Archive for the ‘canning’ Category

Cha-cha sal-sa Friday, September 3rd, 2010

Last week my sis, mom and I made quick work of 18 pints of salsa. Last year we hadn’t done any. It can be quite the chore, but with three (and a couple beers) it was quite a fun evening.

  1. Sterilized jars
  2. First we scalded the tomatoes in simmering water for easy peeling
  3. Peeled tomatoes
  4. Chopped onions, garlic, sweet and hot peppers (make sure to use gloves – I also made it a point to take my contacts out before starting this venture, nothing says, “youch!” like hot pepper in the eye)
  5. Threw it all in a couple stockpots to simmer with some vinegar, a little brown sugar and salt – upwards of 3 hours (we didn’t do it nearly as long as the recipe said)
  6. Just before ladling into jars we added some lime, fresh garlic and chopped cilantro
  7. Ladled to within 1/2″ of top of jar
  8. Topped with sterilized lids and rings, tightened
  9. Immersed jars in a hot water bath for 10 minutes

I’ve been eating piles of it. We used a few long hot peppers and a couple jalapenos to two grocery-sized bags of tomatoes. We got an awesome medium heat and it is very smooth.

What a great way to spend an evening.

Boiling over Sunday, August 22nd, 2010

Stewed Tomatoes

Tis the time for preservation of the all-too-short season of growth. The Hub cranked out the first 4 quarts of stewed tomatoes. We have one determinate tomato (all fruit ripens about the same time) so we need to stay on top of it to reap the most benefits. Stewed tomatoes are quick, he added some onions too.

  1. Cut up tomatoes into rough chunks
  2. Cook over medium heat till desired reduction to intensify flavor
  3. Put into sterile quart jars
  4. Wipe rim clean
  5. Place on sterile lid and ring (tighten to slight resistance)
  6. Place in boiling water to depth that the lids are covered (sometimes it’s easier to keep it a little shallower and have a hot tea kettle standing by to top it off)
  7. Boil for 15 minutes
  8. Remove from boiling water and wait for the !POP! to know it is sealed – if one doesn’t, just refrigerate til you can use it.

Worst thing about the process is the residual steam when we are trying to keep our house cool and dry.

dragon beans

Other means of preservation: freezing

So far I’ve picked some edamame and froze them in quart size freezer bags. When ready to use, just boil up some salted water, drop them in for 5 min. or so, peal and enjoy.

Our Dragon Tongue Bush Beans are awesome. They are great fresh so I doubt we will need to preserve any. Even when they get big they are still good and not too fibery. When they are cooked though, they loose their distinct purple flecks.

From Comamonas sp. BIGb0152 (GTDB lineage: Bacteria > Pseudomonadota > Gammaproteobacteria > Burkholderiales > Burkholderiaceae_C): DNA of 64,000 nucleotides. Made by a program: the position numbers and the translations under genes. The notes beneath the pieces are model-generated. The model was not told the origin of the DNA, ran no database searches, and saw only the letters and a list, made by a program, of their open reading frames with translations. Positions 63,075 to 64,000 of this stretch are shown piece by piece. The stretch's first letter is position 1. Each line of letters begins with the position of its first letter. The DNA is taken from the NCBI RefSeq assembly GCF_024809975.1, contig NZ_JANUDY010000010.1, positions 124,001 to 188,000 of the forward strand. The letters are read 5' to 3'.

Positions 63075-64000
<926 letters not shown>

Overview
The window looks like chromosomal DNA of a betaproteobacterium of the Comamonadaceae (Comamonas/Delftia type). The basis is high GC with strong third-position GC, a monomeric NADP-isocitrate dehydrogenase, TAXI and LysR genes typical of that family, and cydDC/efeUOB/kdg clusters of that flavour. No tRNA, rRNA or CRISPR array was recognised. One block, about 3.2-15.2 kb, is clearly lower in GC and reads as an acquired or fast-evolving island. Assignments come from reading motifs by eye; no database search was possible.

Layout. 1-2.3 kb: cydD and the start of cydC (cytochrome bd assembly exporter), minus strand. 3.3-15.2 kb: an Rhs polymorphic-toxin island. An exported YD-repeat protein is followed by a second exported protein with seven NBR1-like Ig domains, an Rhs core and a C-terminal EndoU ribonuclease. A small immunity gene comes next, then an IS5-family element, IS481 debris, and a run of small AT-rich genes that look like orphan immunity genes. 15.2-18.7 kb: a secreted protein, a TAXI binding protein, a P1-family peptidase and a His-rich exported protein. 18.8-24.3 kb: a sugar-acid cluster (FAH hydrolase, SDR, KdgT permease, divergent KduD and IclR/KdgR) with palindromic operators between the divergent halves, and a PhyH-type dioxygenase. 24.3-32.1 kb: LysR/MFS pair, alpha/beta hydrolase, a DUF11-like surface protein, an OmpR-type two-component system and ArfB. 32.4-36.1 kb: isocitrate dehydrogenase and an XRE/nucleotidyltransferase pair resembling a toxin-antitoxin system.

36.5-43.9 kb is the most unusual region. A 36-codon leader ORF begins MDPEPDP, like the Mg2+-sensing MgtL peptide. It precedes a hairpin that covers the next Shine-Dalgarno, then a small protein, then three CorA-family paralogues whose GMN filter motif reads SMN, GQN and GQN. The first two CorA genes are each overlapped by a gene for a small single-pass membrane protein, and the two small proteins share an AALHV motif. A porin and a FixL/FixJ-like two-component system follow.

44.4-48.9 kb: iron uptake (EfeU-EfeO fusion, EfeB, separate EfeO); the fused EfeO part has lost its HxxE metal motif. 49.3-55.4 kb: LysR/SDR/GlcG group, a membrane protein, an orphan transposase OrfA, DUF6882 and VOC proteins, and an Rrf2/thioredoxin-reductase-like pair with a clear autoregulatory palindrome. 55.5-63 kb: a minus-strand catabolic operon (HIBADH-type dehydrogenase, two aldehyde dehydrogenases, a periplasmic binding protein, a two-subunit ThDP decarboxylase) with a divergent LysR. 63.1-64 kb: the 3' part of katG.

Monday, February 15th, 2010

MARCH 13, 2010

Registration—8:45 A.M. Registration fee- $5


  • 9:00 A.M.:  PRESERVING YOUR HARVEST – Marjorie Zastrow, SDSU Extension Educator—FCS
  • 10:15 A.M. TREE AND SHRUB PRUNING MADE EASY – Aaron Keisz, Aberdeen City Forester
  • 1:00 P.M. TIPS FOR DIVIDING AND MOVING PERENNIAL PLANTS – Glenda Oakley, Extension Master Gardener
  • 2:00 P.M. SMALL COMMERCIAL GARDEN, MAKING/USING COMPOST – George Piper, Extension Master Gardener
  • 3:15 P.M. FLOWER ARRANGING – Cindy Carlson and Renita Kainz, Lily’s Floral Design & Gifts

Angerhofer Concrete Products; Beadles Floral and Nursery; Gary’s Engine and Repair; Harvest Garden Center; Lily’s Floral Design and Gifts; Parkview Nursery; Boston Fern; RDO Equipment; Scentsy; The Happy Gardener; Prairie Partners Master Gardeners

Prairie Partners Master Gardeners
South Dakota Cooperative Extension Service

Wishing season Tuesday, January 12th, 2010

My mom asked me the other day if I’d received any garden catalogs yet? “Um, one – Baker Creek.” She wanders away just to come back and plop down what looked like a dozen seed, perennial, vegetable, and supply catalogs.

Yes, folks, it’s that time of year again. The anger over tomato blights and squash maggots has softened like labor pains for a mother looking upon another birth (like me come April). The hope is here again. South Dakota is a nice place to garden for that. Everything is covered with a blanket of snow – some survivors will mark the building blocks of what is to come and among them a blank slate to fill anew. Without our killing winters I couldn’t imagine anything turning the switch on the jungle I inevitably find myself in come August. By then I’m just willing the growing season to end.